Leadership assignments, though highly sought after, often result in failure. In fact, according to recent data from @DDIWorld, 33% of leadership hires don't work out. Regardless of whether the disconnect is in the hiring process or in the actualized abilities of the new hire, any new leader is destined to fail if critical areas of leadership skill are not in place and in the process of development.
New leaders fail in part beause leadership is a role that is almost opposite the role of team-member. Unlike the individual team members, a leader's responsibility is no longer to "bring something to the table." In the new role of leadership, the individual must now make the critical decisions of HOW to respond, WHEN to respond, and WHAT the response should be to each team member, and to the team as a whole. These responses are the barometer that team members use to gauge whether or not they will collaborate and get involved. The ability to communicate and respond to the members of their team is a key leadership skill in moving forward and building a culture of success.
First and foremost, a leader must have personal self-awareness. Most of the messages we send are via body language and unspoken communication. Determining how you project yourself and how you come across to others is complex, to say the least. Body language, tone, physical appearance, stance, inflection, pauses, movement, and gesturing are all important unspoken forms of communication. To complicate the issue even more, the message is then filtered through the receiver's own worldview, experiences, attitude, culture, and background.
Effective communicators are constantly looking and listening to their team members and those around them in order to adapt and communicate in the language of the receiver. Because good leaders understand that interpersonal communication and awareness of one's non-verbal communication is an essential skill, successful leaders routinely practice and hone their interpersonal skills in order to continue to find success as a leader.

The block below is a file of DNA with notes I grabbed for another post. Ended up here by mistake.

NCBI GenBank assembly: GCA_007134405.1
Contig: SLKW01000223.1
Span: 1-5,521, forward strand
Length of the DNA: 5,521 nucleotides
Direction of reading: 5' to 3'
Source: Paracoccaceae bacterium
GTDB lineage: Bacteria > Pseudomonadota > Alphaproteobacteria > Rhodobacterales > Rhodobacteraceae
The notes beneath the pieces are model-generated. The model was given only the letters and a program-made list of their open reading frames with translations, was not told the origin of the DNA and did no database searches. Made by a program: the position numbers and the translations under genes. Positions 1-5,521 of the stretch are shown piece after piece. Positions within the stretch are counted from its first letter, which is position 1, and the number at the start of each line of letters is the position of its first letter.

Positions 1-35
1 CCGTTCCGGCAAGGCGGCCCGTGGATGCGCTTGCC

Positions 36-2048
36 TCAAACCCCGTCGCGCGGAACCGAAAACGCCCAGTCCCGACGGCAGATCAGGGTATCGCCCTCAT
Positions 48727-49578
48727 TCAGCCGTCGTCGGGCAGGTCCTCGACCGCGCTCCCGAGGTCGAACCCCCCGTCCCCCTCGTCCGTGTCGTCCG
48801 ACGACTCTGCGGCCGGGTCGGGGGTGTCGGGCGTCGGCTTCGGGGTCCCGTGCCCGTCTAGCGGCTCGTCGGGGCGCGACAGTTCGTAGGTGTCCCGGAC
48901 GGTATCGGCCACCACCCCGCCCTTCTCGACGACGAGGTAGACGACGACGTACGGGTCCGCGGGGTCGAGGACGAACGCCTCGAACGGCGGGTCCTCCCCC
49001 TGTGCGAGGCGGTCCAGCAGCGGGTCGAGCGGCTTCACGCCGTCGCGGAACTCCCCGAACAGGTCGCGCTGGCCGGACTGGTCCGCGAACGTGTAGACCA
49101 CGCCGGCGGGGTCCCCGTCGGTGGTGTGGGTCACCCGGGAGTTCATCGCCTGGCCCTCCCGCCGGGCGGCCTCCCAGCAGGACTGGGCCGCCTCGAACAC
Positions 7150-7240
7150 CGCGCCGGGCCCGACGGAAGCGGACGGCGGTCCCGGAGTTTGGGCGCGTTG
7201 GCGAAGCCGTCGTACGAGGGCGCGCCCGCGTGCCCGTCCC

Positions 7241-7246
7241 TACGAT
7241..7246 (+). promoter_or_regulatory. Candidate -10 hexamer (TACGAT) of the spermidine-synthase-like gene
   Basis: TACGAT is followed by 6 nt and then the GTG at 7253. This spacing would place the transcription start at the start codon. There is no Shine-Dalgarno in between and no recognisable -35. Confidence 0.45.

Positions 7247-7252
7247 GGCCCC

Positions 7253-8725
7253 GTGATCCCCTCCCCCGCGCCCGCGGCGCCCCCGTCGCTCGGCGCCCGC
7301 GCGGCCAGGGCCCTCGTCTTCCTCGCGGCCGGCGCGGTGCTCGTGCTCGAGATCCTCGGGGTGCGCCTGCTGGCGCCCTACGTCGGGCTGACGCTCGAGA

A second important skill that leaders must consistently develop and put into practice is the ability to harness group dynamics. Interpersonal relationships among team members can make or break the success of a project. Identifying the strengths of each individual, identifying cooperative relationships versus competitive ones, and even identifying what motivates individual members of the team, are all important abilities that effective and successful leaders possess.
The ability to identify potential personality strengths and weaknesses naturally comes with experience and seasoning, but successful leaders understand that reading people and identifying their strengths and weaknesses is critical to the success of the team. Good leaders will own this responsibility, work hard to create an environment of collaboration and open communication, and create an environment in which individuals can succeed for the benefit of the whole team.
In summary, good leaders understand that leadership is more than 'being the boss' or creating an agenda for everyone to fall in line behind. Good leaders understand that leadership is a set of learned skills that they must constantly be working to build upon. Good leaders understand that, like a muscle, leadership requires practice on a regular basis in order to maintain it's strength.